Eddy Arnold dies at 89

Thursday, May 8, 2008 – Eddy Arnold, whose long career in country included 27 number 1 hits in a recording career spanning 6 decades and membership in the Country Music Hall of Fame, died this morning at 89 in Tennessee.

Arnold, known as The Tennessee Plowboy, was part of the breed of country singers who saw the genre swing a bit from more rural and folk sounds to pop-influenced music.

Arnold was born in Henderson, Tenn. May 15, 1918 to a farming family. He was interested in music at an early age with a cousin lending him a Sears Roebuck Silvertone guitar. Growing up, he listened to Gene Autry, Bing Crosby and Jimmy Rodgers.

Arnold's father died when his son was 11, leading to the auctioning off of the family farm by creditors. During the Depression, the Arnolds were sharecroppers. Arnold sang at socials and barbecues for a dollar a night to help his family.

By the time Arnold was 17, h was working on radio and in beer halls in Jackson, Tenn. He also worked as an undertaker's driver. Arno0ld later moved to Memphis and St. Louis for radio work.

In 1950, he joined Pee Wee King's Golden West Cowboys as a featured singer. He played the Grand Ole Opry and also toured military bases in the U.S. and Central America.

He left King for a solo career in 1943. He was on key Nashville radio station during the day and later the Opry. Thanks to WSM station manager Harry Stone and Chicago publisher Fred Forster, RCA Records became aware of Arnold. He had his first recording session for RCA in December 1944, which included one of his signature songs, "Cattle Call."

Arnold was very successful from the get go - his first 57 songs reached the Billboard Top 10 between 1945 and 1954. His first charting song, "Each Minute Seems a Million Years," went to number 5 in 1945. His first number 1 was "What is Life Without Love" in 1947. He ruled the number 1 spot for 21 weeks in 1947 with "I'll Hold You in My Heart (Till I Can Hold You in My Arms)."

Many of Arnold's hits crossed over to the pop charts as well. He expanded his audience by hosting a segment of the Opry and the Checkerboard Jamboree with Ernest Tubb. Arnold left the Opry in 1948 over a salary dispute and then worked live for CBS Network series Hometown Reunion. He also appeared in two films, "Feudin' Rhythm" and "Hoedown" in 1949 and 1950.

Arnold had several television shows as well, hosting summer replacement series in 1952 and 1953 along with "Eddy Arnold Time" and "The Eddy Arnold Show."

A slump in country in the late 1950s led to slower sales for Arnold, and he considered retiring, but he struck with it and went for more of a pop sound. Arnold's career picked up again with such hits as "What's He Doing in My World" and "Make the World Go Away," both hitting number 1 in 1965.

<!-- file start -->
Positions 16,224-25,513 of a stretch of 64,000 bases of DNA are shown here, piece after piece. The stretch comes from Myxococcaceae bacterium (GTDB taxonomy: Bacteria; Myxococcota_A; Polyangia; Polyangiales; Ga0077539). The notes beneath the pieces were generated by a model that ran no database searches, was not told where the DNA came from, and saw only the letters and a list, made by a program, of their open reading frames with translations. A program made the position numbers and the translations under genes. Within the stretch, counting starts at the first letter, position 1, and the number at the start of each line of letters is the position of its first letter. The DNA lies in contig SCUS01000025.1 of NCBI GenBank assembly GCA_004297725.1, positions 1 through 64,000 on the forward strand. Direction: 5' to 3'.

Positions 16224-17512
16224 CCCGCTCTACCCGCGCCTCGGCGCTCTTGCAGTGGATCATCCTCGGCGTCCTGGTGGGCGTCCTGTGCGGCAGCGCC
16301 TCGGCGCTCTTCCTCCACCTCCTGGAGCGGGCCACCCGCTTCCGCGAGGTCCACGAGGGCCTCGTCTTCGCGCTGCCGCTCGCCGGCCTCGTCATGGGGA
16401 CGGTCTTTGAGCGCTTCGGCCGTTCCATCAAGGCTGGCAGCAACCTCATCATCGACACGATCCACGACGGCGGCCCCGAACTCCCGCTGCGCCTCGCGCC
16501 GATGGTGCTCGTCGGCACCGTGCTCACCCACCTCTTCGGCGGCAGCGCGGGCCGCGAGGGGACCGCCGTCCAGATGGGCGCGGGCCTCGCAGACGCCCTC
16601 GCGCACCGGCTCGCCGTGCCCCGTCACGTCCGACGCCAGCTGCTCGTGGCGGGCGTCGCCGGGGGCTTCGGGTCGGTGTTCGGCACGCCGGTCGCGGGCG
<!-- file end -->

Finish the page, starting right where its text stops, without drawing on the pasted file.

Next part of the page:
In 1966, Arnold was elected to the Country Music Hall of Fame. The following year, he won the Country Music Association's Entertainer of the Year. While spending most of his career with RCA, he also spent a few years with MGM and Curb. He continued performing concerts and television appearances in the 1980s and 1990s. Arnold's last top 10 song was 1980's "Let Get It While the Getting's Good." His last album was "After All This Time," released in 2005 on RCA.

More news for Eddy Arnold

CD reviews for Eddy Arnold

After All These Years CD review - After All These Years
Arguably the single most popular country artist between the 1940s and 1960s,Eddy Arnold is among the music's biggest-and savviest-giants. From his early hits, which featured his smooth voice and the "ting-a-ling" steel guitar of Roy Wiggins, to crossover smashes like "Make The World Go Away," he was a pioneer who helped to expand country's musical horizons and to build Nashville into the center of country music that it is today. Back in the studio after a long absence, Arnold and co-producers »»»
Christmas Time
Pop quiz: Who has the most number-one country hits ever? It's Eddy Arnold, and even though he's 79 years old now, he actually doesn't sound bad. Granted, listening to him slide half an octave to hit a high note is painful at times, but for the most part, his subdued versions of these songs come across well. Much credit goes to Chuck Howard, who produced John Berry's Christmas masterpiece of two years ago and does well with the simple country-pop arrangements here. A medley of "O Christmas Tree" »»»